A two-tailed hypothesis is a form of a research hypothesis that states the direction of a relationship between two variables. For example, if the researcher believes that higher levels of education are related to higher levels of income, they would write the two-tailed hypothesis stating: There is a relationship between levels of education and income.
The two tails refer to the two possible outcomes that can be tested by the researcher: that the relationship is either positive or negative. If the researcher believes that higher levels of education lead to higher levels of income, then they would test for a positive relationship. Conversely, if the researcher believes that higher education leads to lower income, then they would test for a negative relationship.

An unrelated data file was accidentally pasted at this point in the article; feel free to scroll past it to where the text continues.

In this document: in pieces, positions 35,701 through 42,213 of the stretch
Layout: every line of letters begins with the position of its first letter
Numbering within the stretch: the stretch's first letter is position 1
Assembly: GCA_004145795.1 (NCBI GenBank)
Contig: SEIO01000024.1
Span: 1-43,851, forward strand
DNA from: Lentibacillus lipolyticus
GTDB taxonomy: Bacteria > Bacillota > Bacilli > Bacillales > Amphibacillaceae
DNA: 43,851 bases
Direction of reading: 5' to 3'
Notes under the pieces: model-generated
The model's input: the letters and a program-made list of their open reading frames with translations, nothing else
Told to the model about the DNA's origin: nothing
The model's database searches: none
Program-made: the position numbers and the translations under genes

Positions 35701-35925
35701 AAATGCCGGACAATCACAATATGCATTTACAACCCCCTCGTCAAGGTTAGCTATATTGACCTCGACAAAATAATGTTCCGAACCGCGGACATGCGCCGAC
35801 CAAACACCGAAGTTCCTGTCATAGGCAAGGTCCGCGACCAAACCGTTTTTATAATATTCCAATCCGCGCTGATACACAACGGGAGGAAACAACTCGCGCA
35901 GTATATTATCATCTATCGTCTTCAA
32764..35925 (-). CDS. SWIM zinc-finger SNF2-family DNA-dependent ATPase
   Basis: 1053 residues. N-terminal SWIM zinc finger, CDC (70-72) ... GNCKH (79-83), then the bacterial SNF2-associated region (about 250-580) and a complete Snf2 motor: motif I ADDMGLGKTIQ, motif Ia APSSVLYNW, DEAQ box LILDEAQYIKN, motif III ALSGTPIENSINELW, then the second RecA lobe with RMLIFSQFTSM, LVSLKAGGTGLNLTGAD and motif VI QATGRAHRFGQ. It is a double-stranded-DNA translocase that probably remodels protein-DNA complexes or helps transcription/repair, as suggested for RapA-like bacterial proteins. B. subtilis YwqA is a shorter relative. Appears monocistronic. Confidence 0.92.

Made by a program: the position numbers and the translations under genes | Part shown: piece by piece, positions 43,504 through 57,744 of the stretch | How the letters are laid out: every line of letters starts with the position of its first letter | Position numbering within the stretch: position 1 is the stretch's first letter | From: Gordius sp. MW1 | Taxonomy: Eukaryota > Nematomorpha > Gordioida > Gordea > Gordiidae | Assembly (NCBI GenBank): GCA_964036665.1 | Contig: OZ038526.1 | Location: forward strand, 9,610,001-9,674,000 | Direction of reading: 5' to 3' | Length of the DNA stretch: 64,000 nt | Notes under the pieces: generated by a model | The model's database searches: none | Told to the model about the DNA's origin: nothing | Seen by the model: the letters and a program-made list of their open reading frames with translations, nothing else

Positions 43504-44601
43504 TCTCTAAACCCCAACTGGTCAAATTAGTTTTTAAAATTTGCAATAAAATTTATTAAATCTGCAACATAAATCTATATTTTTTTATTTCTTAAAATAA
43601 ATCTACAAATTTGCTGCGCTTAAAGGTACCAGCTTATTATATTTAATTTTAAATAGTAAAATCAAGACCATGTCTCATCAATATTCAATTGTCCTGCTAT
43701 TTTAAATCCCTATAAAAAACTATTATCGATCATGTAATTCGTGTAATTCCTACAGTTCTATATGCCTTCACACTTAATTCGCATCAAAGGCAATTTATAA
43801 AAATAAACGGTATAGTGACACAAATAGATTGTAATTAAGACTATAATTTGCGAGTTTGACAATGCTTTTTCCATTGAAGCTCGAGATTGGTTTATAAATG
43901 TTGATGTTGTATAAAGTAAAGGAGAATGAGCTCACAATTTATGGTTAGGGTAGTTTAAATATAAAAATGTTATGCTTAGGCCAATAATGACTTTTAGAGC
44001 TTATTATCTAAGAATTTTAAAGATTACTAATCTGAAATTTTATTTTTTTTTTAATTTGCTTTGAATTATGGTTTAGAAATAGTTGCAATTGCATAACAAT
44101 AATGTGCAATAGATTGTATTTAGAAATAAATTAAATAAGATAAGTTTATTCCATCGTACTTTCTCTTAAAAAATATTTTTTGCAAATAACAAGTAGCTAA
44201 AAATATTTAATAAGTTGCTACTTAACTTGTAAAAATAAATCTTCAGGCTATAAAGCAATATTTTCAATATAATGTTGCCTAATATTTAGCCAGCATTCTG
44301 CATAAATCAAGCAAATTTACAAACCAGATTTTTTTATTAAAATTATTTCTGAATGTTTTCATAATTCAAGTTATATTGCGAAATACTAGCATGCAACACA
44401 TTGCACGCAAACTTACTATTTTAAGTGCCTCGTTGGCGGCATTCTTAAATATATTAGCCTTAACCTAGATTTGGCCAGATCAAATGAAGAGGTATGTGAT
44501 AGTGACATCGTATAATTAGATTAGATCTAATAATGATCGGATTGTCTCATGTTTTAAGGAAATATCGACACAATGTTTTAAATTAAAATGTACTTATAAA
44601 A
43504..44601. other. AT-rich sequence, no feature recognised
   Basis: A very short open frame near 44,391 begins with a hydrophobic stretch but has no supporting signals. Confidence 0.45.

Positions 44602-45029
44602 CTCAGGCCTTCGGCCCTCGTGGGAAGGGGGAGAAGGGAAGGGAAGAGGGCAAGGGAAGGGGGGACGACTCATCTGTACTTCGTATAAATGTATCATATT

In order to perform a two-tailed hypothesis test, the researcher must first determine the direction of the relationship by collecting data. This involves determining the variables to be tested, and then measuring how they are related. Once this data is collected, the researcher can use statistical methods to test whether there is a significant relationship between the two variables.
The two-tailed hypothesis is an important tool for researchers, as it allows them to test for both positive and negative relationships between two variables. This helps researchers to draw more accurate conclusions about the data they collect, and ensure that their research is valid and reliable.